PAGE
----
Skip to main content

Small Towns of Virginia Series: Lawrenceville


Lawrenceville serves as the seat of government and the agricultural and industrial hub of rural Brunswick County.  Though the home of the county courthouse since 1783, the Town of Lawrenceville did not form until 1814 and did not incorporate until 1874.

The Albertis S. Harrison, Jr Courthouse opened in 1999.

It is believed that the town's name came from a racehorse named Lawrence, who was owned by a wealthy landowner who had built a nearby racetrack in the late 1700s.  For most of the 1800s, Lawrenceville sat at the intersection of two stagecoach lines.  The town would later prosper when the Atlantic and Danville Railroad established its shops here.  Today, Downtown Lawrenceville is listed in the National Register of Historic Places

It was in 1888 that a former slave, James Solomon Russell, established what would become known as Saint Paul's College.  The historically black institution was affiliated with the Episcopal Church and first focused on teaching and agricultural and industrial careers.  By the 1940s, the school began offering four-year degrees and grew to include the liberal arts.  Unfortunately, the school closed in 2013, and nearly all of the former 183-acre campus sits abandoned.


A trip to Lawrenceville or Brunswick County would not be complete without some Brunswick Stew.  The tomato-based stew that includes beans, vegetables like corn and okra, and typically chicken or even rabbit is a way of life here.  The Taste of Brunswick Festival - held every October - has a Brunswick Stew cookoff plus other traditional festival activities.

Site Navigation:

Sources & Links:

How To Get There:

Comments

Popular posts from this blog

The Bayshore Freeway (US Route 101)

The Bayshore Freeway is a 56.4-mile component of US Route 101 located in the San Francisco Bay Area.  The Bayshore Freeway connects the southern extent of San Jose to the Central Freeway in the city of San Francisco.  The corridor was originally developed as the Bayshore Highway between 1923 and 1937.  The Bayshore Highway would serve briefly as mainline US Route 101 before being reassigned as US Route 101 Bypass in 1938.  Conceptually the designs for the Bayshore Freeway originated in 1940 but construction would be delayed until 1947.  The Bayshore Freeway was completed by 1962 and became mainline US Route 101 during June 1963.   Part 1; the history of the Bayshore Freeway Prior the creation of the Bayshore Highway corridor the most commonly used highway between San Jose and San Francisco was El Camino Real (alternatively known as Peninsula Highway).  The  American El Camino Real  began as an early example of a signed as an Auto Trail starting in 1906.  The era of State Highway Mainte

The Central Freeway of San Francisco (US Route 101)

The Central Freeway is a 1.2-mile elevated limited access corridor in the city of San Francisco.  As presently configured the Central Freeway connects from the end of the Bayshore Freeway to Market Street.  The Central Freeway carries the mainline of northbound US Route 101 from the Bayshore Freeway to Mission Street. The Central Freeway has origins with the establishment of Legislative Route Number 223 and is heavily tied to the history of the once proposed Panhandle Freeway.  The Central Freeway between the Bayshore Freeway and Mission Street was completed during 1955.  The corridor was extended to a one-way couplet located at Turk Street and Golden Gate Avenue in 1959 which served to connect US Route 101 to Van Ness Avenue.  The Central Freeway was damaged by the 1989 Loma Prieta Earthquake and has since been truncated to Market Street.   The Central Freeway as pictured on the blog cover was featured in the May/June 1959 California Highways & Public Works.  The scan below is fro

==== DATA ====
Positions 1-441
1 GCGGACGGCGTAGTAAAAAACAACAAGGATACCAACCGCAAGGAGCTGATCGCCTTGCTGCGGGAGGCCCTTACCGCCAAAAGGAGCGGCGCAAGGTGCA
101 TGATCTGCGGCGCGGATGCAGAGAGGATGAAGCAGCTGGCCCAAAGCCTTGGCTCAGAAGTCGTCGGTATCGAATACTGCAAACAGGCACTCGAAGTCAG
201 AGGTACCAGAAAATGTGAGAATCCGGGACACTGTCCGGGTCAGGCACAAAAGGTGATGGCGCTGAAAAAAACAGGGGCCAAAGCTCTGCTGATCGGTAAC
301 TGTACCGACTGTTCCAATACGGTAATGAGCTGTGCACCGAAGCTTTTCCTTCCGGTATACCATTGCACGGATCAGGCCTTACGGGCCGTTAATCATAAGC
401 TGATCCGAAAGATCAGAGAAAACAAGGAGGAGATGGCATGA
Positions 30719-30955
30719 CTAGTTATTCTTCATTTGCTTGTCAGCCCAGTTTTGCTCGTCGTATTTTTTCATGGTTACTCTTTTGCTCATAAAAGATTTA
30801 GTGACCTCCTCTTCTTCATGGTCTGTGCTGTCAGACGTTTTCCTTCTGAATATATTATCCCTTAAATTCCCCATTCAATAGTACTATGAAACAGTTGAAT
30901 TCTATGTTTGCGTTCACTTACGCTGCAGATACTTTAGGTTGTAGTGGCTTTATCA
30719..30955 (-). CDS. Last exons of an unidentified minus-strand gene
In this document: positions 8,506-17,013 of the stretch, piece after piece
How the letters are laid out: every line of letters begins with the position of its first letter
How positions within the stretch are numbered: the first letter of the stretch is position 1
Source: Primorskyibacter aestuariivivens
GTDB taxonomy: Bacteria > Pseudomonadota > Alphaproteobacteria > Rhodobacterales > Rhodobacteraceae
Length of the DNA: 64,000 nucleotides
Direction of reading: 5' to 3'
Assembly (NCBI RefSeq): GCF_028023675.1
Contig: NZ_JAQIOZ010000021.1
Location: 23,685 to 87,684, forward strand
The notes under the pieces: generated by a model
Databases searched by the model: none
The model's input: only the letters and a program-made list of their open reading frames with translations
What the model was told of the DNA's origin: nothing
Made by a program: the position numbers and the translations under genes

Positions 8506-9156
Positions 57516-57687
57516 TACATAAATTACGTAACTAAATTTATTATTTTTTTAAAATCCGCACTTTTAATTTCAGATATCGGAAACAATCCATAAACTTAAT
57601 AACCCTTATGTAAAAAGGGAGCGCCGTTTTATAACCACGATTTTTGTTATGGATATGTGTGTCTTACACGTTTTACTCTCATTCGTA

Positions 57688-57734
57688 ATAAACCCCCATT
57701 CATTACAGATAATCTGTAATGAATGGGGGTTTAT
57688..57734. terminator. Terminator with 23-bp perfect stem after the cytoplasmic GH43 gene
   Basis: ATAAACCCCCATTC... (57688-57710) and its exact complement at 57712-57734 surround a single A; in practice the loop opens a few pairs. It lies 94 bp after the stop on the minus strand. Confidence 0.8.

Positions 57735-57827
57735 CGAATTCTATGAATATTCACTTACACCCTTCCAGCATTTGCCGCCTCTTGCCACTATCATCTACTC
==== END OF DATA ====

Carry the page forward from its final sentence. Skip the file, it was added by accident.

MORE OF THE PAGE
Former US Route 101 and California State Route 41 through Paso Robles

Paso Robles is a city located on the Salinas River of San Luis Obispo County, California.  As originally configured the surface alignments of US Route 101 and California State Route 41 converged in downtown Paso Robles.  US Route 101 originally was aligned through Paso Robles via Spring Street.  California State Route 41 entered the City of Paso Robles via Union Road and 13th Street where it intersected US Route 101 at Spring Street.  US Route 101 and California State Route 41 departed Paso Robles southbound via a multiplex which split near Templeton.   Pictured above is the cover of the September/October 1957 California Highways & Public Works which features construction of the Paso Robles Bypass.  Pictured below is the 1935 Division of Highways Map of San Luis Obispo County which depicts US Route 101 and California State Route 41 intersecting in downtown Paso Robles.   Part 1; the history of US Route 101 and California State Route 41 in Paso Robles Paso Robles ("Pass of the